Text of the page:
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The Snag

If you follow me on social media, you know I just finished the new fantasy series I’ve written for an Audible exclusive. This was months of being in a deep dive of world building where pretty much anything can happen, I just had to keep track of every, single nuance of it.

And now it’s done. The last book in that four-part series.

Now beware.

I’m gonna make a grand statement here.

It wrecked me.

It wrecked me worse than any book I’ve written wrecked me and a fair few of my books put me through the wringer (read: pretty much all of them).

You see, I pour myself into my books. I giggle myself sick at my character’s antics. I cry my eyes out when life kicks them in the teeth. As I’m typing, I make the faces they make that I describe in my books. I exclaim the words that come out of their mouths when they get surprised.

But this one was responsible for the demise of two boxes of tissue.

TWO!

I’ll say here, it always…

Knock on wood, voodoo dance of good luck, salt over shoulder…

Always, it comes easy. The words flow out of me.

Until I hit “The Snag.”

Usually it happens about two-thirds or three-quarters of the way into writing a book. That two, three, four, five chapters where my fingers slow and my mind wanders, and I…just…can’t.

Every word I write is rubbish. The whole book is a disaster. What am I doing? What am I writing? Why am I writing? This has all been a fluke. It’s going to come crashing down with this one book and I’m going to have to get a job as a waitress in a Harley bar or I’m going to have to sell my house and Starla and me will live in the back of the bakery that I’ll have to open (I always fancy one of these two things will be what I’d do if I wasn’t writing, I’m sure this comes as no surprise).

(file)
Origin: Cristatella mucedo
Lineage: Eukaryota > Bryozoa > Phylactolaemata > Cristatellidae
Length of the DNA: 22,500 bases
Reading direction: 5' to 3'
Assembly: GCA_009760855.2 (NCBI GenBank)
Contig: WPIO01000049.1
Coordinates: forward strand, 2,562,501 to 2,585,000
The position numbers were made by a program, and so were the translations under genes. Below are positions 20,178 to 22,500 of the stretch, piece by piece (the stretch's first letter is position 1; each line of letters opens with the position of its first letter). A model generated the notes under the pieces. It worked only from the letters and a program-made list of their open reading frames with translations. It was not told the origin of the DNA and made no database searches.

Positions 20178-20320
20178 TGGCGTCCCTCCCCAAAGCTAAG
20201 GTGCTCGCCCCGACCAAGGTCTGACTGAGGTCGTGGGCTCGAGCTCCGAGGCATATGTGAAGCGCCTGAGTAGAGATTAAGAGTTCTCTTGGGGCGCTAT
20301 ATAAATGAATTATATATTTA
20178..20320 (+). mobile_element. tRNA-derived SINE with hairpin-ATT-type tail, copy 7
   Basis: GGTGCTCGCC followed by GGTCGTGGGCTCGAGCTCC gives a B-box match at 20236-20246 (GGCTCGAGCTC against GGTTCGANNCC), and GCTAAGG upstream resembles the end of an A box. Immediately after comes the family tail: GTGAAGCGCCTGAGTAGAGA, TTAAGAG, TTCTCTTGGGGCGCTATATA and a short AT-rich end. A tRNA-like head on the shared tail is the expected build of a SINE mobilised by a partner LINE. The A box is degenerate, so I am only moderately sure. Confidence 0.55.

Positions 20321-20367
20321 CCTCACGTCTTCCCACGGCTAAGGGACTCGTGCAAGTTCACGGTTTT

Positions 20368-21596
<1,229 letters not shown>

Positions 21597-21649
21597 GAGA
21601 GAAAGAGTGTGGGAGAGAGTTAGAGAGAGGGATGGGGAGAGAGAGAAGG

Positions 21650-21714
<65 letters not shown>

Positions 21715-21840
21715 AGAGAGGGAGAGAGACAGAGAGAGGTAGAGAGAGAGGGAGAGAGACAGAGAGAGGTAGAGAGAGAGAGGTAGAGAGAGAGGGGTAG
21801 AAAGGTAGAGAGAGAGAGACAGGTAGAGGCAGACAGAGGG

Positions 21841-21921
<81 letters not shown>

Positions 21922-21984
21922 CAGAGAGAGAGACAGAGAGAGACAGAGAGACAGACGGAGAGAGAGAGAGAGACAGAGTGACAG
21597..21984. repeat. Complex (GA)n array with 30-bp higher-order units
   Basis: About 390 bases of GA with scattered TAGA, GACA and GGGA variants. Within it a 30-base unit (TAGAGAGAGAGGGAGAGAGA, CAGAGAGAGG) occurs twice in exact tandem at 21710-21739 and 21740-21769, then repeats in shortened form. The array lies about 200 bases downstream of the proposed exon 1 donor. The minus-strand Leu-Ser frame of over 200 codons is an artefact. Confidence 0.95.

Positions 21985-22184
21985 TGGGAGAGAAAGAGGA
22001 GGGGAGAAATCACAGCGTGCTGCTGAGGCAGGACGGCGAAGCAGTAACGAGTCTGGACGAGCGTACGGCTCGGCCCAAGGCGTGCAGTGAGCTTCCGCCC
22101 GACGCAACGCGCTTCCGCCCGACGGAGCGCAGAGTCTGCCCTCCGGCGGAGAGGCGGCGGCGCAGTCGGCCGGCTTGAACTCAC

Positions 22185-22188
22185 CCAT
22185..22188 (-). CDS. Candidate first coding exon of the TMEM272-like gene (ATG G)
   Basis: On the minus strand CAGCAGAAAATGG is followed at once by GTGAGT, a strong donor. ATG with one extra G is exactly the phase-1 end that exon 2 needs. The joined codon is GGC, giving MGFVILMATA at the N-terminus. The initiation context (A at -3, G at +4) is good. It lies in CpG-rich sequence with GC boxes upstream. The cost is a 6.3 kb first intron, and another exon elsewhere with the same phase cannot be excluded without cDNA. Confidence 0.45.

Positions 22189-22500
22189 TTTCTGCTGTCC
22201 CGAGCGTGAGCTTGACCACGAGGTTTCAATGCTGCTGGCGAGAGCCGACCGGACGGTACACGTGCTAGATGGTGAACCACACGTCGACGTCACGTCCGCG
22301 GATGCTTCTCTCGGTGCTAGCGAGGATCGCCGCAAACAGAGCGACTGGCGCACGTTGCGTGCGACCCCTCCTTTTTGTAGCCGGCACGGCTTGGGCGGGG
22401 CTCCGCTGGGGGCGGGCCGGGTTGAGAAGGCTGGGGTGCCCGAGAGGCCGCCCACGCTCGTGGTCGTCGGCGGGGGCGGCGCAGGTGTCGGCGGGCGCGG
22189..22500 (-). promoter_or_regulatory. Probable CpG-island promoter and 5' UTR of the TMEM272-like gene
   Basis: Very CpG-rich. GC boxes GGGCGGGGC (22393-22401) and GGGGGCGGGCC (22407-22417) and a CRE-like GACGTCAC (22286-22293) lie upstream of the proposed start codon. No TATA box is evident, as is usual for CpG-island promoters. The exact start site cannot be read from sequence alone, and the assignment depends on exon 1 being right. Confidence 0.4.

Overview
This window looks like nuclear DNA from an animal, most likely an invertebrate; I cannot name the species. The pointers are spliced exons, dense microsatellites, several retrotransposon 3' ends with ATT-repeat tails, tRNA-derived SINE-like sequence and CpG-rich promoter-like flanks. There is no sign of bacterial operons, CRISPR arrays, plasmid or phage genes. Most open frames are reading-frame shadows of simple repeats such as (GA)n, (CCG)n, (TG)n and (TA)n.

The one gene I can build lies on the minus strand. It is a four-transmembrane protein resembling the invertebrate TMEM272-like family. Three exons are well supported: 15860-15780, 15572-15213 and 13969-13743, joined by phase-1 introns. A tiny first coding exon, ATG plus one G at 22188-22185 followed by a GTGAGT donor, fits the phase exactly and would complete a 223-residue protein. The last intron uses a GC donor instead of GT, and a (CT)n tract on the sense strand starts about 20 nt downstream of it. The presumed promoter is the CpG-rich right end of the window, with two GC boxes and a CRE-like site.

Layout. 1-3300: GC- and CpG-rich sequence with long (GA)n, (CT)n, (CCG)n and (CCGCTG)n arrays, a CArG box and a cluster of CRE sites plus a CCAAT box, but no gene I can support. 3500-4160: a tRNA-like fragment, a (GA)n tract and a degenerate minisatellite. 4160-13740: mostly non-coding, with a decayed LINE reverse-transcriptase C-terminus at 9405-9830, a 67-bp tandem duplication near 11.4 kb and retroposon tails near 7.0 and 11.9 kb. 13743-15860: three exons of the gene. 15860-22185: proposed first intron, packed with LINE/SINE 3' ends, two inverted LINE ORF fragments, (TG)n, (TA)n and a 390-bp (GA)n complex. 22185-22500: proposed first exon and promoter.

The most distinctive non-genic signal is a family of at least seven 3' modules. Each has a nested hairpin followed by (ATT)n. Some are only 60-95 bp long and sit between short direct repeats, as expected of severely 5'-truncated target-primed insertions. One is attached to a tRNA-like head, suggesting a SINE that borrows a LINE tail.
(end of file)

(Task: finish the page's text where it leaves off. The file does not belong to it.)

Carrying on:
The last entire book of The Rising series was one huge 140,000-word snag.

I know what The Snag is. I know what it means. I know why it happens.

The end is nigh for me. When I have to say goodbye. When I will never, ever be in that book with those characters in that way again.

I could write a short story. A novella. A spin-off.

But never again that immersion.

Oh, when they first meet.

Their first kiss.

And their first argument.

When he says words to hurt her.

When he does something melty to balm that pain.

When she pushes him away.

When he shows her why she should let him in.

The adventures and the closeness forming, and the days pass where the history they’re creating builds the foundation they’ll need for about eighteen thousand tomorrows…

I hit The Snag because I’ll never be in that. I know I’ll soon have to say goodbye to all of that.

And I don’t want to let go.

This last book in The Rising took a month to write and it was a month of that struggle.

I hate to let go.

I hate to say goodbye.

I detest The Snag which is indication that’s going to happen and there’s nothing I can do to stop it no matter how hard my brain works to do just that.

And then the final two, three, four chapters fly like lightning from my fingertips. It’s all about the HEA. My entire being becomes a drive to getting them safe. Secure. Settled.

Happy.

And then…getting them to you.

This is the agony and the ecstasy, all at the same time.

How lucky am I? I don’t leave my chair, and I go on mad, wild, phenomenal adventures. I live and breathe for it. It’s worth every tissue. Every frustration. Every doubt.

And I’m delighted, after living the drama of that series since I started it last November (the concept of which I’ve never tried before, but that particular set of books has been begging me to tell their tale for a good long time), that it’s done.

But, God…

I’m going to miss it. I’m gonna miss Mars and his Silence, Cassius and his Elena, Aramus and his Ha-Lah, True and his Farah – and all that came with them like I miss all my babies. Miss being in their lives. Immersed in their worlds.

Man, am I gonna miss it…

Like crazy.

 

Illustration Credit: George Grie:  Reference Link

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